Tower Private Advisors
- Option expiration Friday
- Brilliant insight on government debt outstanding
- Earnings season in full swing
- Economy limping along, dragging its bum leg
Capital Markets Recap
Today is option expiration Friday, and that often can distort the market action. When stocks are up and close to an option strike price, covered call writers/sellers often bid up the prices of stocks as they buy the calls back. That can produce moves upward in the underlying stocks. In short, option-expiration Friday can often obscure the true action. We’ll have to wait for Monday and Tuesday for that.
Related to options is the CBOE’s Market Volatility Index (the passive voice is regretted), better known as the VIX, its ticker. It measures the 30-day volatility implied in index options and can often be a sign of investor anxiety or complacency. This morning, when the market was falling by triple digits (finished down by 67.03), the VIX spiked up to 22.50, suggesting heightened investor anxiety but it finished the day at a new low for 2009. I suspect that option expiration might have had something to do with that. It’s likely that a large number of call options were in the money and at risk of getting assigned (i.e. the call buyers exercising). Thus, they were being bought back, driving the implied volatility down. Again, we’ll need to look at this next week for a better gauge of investor anxiety.
- Earnings are responsible for most of the big index moves, and as you should know by now, it’s not the outright tenor of the news (GE’s profit soars, for example, which I’m making up) but 1) the earnings in light of analyst expectations (GE’s earnings better than expected = stock going up, ceteris parabis); and 2) the outlook for revenues (GE’s sales outlook down = stock gets crushed). Crushed stocks today included Bank of America and GE, the former a reminder of the viciousness of the credit cycle. In contrast, JPMorgan, Intel and Google shares rose this week as the numbers those companies put up were decent. We’ll take a closer look at earnings next week, when I won’t procrastinate about putting this together.
The Dow Jones Industrial Average hit 10,000 this week. You shouldn’t care. It’s 30 stocks, and your portfolio doesn’t look like it at all. Please disperse. There’s nothing to see here. Go about your business.
This last one isn’t a top story at all. In fact, the chart is mostly lifted from something I saw in a blog posting that referenced some work by Strategas research, a top-notch shop, although the conclusions are mine. Check out this picture. Dwell on it, and then read my thinking below. See if you concur. The top panel (lifted entirely) displays the total federal debt outstanding (orange-ish line), while the white line shows the average maturity of the total debt. The bottom panel shows the yield of the ten-year Treasury note; label it with the generic term “interest rate.” All go back to 12/31/80, and all are shown quarterly.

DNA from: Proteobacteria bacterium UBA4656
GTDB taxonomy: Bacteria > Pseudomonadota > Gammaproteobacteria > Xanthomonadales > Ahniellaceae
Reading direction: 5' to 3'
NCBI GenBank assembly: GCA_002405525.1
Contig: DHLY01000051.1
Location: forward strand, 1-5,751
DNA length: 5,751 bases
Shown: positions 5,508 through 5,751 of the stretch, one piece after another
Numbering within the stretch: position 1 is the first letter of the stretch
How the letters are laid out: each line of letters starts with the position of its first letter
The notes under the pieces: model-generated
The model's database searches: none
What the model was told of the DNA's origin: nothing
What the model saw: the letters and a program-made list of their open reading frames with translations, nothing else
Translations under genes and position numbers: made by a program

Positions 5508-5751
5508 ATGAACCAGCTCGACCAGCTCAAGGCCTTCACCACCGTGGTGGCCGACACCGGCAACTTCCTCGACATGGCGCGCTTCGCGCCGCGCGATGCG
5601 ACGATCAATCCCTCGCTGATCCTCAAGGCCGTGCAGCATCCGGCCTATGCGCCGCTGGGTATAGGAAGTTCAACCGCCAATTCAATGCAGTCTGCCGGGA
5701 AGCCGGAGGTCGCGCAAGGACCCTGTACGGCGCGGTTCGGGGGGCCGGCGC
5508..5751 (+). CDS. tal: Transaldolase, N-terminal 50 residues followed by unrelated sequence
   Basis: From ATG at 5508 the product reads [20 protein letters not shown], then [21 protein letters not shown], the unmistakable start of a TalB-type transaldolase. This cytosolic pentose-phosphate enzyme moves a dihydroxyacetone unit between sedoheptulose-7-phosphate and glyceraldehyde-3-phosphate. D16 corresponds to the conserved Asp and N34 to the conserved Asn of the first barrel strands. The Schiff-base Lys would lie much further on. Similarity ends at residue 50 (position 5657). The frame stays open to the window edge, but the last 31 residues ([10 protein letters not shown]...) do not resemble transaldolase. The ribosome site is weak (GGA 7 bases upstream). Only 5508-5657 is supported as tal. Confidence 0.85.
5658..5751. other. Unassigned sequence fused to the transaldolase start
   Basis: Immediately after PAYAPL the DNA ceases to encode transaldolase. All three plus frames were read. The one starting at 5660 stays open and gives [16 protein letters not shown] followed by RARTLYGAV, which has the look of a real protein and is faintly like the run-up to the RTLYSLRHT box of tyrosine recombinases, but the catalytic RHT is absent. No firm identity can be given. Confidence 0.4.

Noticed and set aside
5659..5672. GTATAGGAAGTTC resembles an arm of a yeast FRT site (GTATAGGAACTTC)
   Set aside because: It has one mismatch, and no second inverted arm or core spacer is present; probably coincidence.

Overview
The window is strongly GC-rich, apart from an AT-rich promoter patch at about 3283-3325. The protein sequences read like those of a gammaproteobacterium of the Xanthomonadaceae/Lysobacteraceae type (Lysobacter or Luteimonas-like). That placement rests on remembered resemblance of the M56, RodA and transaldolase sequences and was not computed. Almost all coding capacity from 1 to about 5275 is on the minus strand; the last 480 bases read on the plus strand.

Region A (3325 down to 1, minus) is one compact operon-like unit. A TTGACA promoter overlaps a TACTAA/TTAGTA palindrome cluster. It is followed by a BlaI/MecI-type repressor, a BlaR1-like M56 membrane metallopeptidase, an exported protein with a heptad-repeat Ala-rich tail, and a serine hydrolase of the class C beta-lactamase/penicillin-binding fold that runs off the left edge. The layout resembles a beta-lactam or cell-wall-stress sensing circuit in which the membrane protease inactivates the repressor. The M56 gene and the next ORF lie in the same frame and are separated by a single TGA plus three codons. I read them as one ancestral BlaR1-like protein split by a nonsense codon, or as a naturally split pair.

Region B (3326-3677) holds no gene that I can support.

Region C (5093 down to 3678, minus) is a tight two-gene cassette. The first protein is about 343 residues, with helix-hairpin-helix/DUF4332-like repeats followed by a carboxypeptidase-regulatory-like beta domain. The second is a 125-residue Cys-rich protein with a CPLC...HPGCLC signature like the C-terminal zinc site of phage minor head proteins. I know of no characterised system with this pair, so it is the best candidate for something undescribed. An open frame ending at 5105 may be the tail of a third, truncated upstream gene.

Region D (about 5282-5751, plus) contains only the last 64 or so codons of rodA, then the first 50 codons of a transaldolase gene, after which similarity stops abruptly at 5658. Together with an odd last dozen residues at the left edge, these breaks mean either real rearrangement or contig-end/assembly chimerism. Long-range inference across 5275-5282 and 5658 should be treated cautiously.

Here’s the summary of what’s gone on.
- Total federal debt has increased at an ever increasing rate.
- The average maturity of the debt is near an all-time (this chart being the context) low.
- Interest rates are also near an all-time low.
- While it’s not on this chart, you should know by now that the dollar has gotten the nasal mucous kicked out of it, and countries are anxious to both transact in other currencies and reduce dollar reserves.
I conclude that the Treasury is not exercising all its metaphorical mental faculties. At a time when interest rates are at their lowest–again, the context is only the 29 years shown in this chart–the average maturity of the debt ought to be the longest. In about four years and three months (the 51 months shown) half of the entire U.S. debt is going to have to be refinanced. Something tells me that deflation won’t then be a threat. We will have had four years of trillion dollar deficits. We will, hopefully, be past the bottom in housing, and banks will be lending again, which will begin to uncork some of the pent-up cash that banks now hold at the Federal Reserve. In short, some inflationary forces will by then be unleashed, and we could be looking at some serious trouble refinancing the debt. If so, that means higher rates, rates high enough to induce buyers to buy.
To be fair, it may be that the Treasury is financing the debt where it can, and, admittedly, the janitor at Treasury is smarter than I am. Indeed, we may be looking at lower long-term rates in just a few months, and that may be when the Treasury department unleashes its mental firepower. Count me skeptical.
Cut to the chase: no inventory stocking yet; pace of layoffs continues to decline; capacity utilization perks up, but consumer moods sour.